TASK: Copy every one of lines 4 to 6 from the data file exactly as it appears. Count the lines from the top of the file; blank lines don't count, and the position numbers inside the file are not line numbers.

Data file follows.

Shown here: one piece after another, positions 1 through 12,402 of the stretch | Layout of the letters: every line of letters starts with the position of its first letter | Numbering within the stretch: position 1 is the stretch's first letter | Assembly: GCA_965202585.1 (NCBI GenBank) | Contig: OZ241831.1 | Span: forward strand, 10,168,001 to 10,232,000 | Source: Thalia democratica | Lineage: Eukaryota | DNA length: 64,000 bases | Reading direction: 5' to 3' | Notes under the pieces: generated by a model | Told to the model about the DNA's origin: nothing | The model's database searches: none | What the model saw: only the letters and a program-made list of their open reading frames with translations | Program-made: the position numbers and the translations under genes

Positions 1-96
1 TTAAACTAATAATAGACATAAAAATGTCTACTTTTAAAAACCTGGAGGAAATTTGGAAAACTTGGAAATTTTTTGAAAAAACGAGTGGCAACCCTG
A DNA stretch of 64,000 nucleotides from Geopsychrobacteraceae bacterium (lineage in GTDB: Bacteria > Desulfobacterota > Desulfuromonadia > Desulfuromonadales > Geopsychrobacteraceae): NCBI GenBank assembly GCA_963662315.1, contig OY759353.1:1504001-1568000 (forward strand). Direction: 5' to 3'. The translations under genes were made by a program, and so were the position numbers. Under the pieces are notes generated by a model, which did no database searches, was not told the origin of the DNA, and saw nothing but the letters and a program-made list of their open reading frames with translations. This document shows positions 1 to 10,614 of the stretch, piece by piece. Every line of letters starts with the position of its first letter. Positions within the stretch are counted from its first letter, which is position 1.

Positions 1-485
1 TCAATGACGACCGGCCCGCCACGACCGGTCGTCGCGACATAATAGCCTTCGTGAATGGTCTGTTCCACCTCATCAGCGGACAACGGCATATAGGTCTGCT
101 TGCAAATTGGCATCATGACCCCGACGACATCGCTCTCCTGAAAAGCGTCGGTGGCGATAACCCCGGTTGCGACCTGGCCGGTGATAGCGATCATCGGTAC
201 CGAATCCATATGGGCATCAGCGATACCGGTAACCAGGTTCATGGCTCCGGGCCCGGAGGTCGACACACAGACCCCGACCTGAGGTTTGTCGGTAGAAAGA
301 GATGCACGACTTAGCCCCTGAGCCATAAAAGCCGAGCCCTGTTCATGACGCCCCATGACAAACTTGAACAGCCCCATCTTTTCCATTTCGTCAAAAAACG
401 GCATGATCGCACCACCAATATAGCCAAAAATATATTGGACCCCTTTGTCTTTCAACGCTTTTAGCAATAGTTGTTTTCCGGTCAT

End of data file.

A DNA stretch of 64,000 nucleotides from Geopsychrobacteraceae bacterium (lineage in GTDB: Bacteria > Desulfobacterota > Desulfuromonadia > Desulfuromonadales > Geopsychrobacteraceae): NCBI GenBank assembly GCA_963662315.1, contig OY759353.1:1504001-1568000 (forward strand). Direction: 5' to 3'. The translations under genes were made by a program, and so were the position numbers. Under the pieces are notes generated by a model, which did no database searches, was not told the origin of the DNA, and saw nothing but the letters and a program-made list of their open reading frames with translations. This document shows positions 1 to 10,614 of the stretch, piece by piece. Every line of letters starts with the position of its first letter. Positions within the stretch are counted from its first letter, which is position 1.

Positions 1-485
1 TCAATGACGACCGGCCCGCCACGACCGGTCGTCGCGACATAATAGCCTTCGTGAATGGTCTGTTCCACCTCATCAGCGGACAACGGCATATAGGTCTGCT